The Hawk Squawk Survey

Illustration of Hawkster conducting survey by Edgar Gutierrez
Illustration of Hawkster conducting survey by Edgar Gutierrez

Last fall, the Hawk Squawk Survey launched as an initiative to get feedback from Henry Ford College (HFC) students. The survey was conducted by the College’s institutional research department and was developed by Eileen Brennan, the Interim Director of Institutional Research and Business Intelligence.

The institutional research department provides data about HFC students. They write reports for the government, college leadership, and departments at the college. Assistance is provided for the administration and departments to help understand the students. Additionally, the department hosts focus groups with students to gain a better understanding of their experiences at the college as well as their views.

The “Hawk Squawk” consists of a short survey emailed to students 1-2 times a month. It usually has around five questions, four serious and one not-so-serious. These surveys provide information to the college on student opinions and experiences. The greatest challenge they face is hearing back from more students.

Research Analyst, Bridget Smith-Botos, states, “Our research has told us that students want to have their voices heard, especially those in Generation Z.” Short surveys provide an opportunity for students to regularly offer their opinion on a wide range of topics. It is one of the ways the research team is trying to accomplish its goal.

Results of the survey are collected and shared with both students who participate along with the college leadership. The results impact students because the college leadership becomes knowledgeable of the decisions made on a wide range of topics on campus and considers them when hosting events or establishing improvements.

The Hawk Squawk contains questions such as “Hoodies or sweatshirts – which are better?”, “Does pineapple belong on pizza?”, “What do you think about Daylight Savings Time?” Smith-Botos mentions that as researchers, they get stereotyped as being too serious. While this occasionally can be true, research can cover all sorts of topics. “The pineapple on pizza question is still hotly debated in our department. It is our way of having a little fun, but we hope it is fun for students too,” Smith-Botos said.

So far, the research department has learned that 50 percent of students prefer hoodies over sweatshirts, 63 percent of students do feel that pineapple belongs on pizza, and 66 percent of students would like to see faculty and tutors available online and in person for their last minute questions during finals week.

According to Smith-Botos, HFC is currently working on initiatives in their department to help inform others on campus how to improve student success, which is a significant focus of the college’s strategic plan.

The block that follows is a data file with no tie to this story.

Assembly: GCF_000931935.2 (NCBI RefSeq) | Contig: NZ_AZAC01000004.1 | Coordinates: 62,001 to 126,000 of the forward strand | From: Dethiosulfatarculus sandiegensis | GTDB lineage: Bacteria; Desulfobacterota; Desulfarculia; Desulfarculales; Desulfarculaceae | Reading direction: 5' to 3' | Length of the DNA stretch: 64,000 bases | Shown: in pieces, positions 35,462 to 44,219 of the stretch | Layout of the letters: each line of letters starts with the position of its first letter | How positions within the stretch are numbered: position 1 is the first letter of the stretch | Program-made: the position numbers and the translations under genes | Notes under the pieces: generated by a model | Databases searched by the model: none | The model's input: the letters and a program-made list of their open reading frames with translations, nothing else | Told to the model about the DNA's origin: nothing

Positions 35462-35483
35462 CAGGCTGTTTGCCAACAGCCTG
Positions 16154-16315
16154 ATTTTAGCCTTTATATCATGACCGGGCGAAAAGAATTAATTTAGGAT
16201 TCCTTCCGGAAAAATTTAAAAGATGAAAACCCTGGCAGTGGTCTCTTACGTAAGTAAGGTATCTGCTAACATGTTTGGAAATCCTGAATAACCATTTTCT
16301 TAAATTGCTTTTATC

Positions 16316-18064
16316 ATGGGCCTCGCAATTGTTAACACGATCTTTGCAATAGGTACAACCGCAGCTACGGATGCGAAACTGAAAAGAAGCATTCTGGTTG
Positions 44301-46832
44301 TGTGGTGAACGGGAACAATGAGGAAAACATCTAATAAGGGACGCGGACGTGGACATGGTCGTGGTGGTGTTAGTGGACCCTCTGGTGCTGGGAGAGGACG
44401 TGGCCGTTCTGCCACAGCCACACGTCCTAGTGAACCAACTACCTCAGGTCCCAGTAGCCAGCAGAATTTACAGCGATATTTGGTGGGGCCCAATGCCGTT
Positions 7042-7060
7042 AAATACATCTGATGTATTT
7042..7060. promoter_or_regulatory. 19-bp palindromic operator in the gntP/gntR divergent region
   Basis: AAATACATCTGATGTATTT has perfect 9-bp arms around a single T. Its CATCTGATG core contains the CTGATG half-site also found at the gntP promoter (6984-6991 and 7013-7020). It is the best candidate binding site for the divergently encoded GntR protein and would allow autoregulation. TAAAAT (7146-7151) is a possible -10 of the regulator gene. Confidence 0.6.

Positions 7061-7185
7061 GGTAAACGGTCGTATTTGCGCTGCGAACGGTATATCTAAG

For the first year, the research department used “convenience sampling.” It is a method adopted by researchers where they collect market research data from a conveniently available pool of respondents. The intent is to bring as many students to participate as possible. Therefore, it is vital to note that all students are welcome to sign up. Smith-Botos shares, “As we move into next year, we will continue to expand our recruiting efforts to recruit a group of students that represent the college population overall.”

Given that the survey suggests more than half of the students prefer online classes without live meetings, Smith-Botos says the information is relayed to the college leadership, who would then make decisions about how courses are offered at HFC.

The Hawk Squawk Survey’s primary goal is to give students a voice on campus. It is essential to the college leadership that they know what students are experiencing and what can be achieved to better serve them.

The greatest challenge is that they do not hold a large sample size. It is one of the most effective ways that could potentially increase the reliability of the survey’s results. Smith-Botos and the research department hope more students will sign up to participate and hear a considerable number of students’ voices. “The fun questions often serve as an icebreaker or way for us to get to know students in ways that aren’t as serious as how you like to take classes,” Smith-Botos said.

Students can sign up to receive the Hawk Squawk Survey on the Mirror News website: Students who already signed up should keep a lookout in their Hawkmail for the Hawk Squawk Survey with the latest selection of questions. It only takes 5-10 minutes to respond to the survey questions.

Questions and requests for information from Institutional Research, Planning, and Accreditation can be directed to: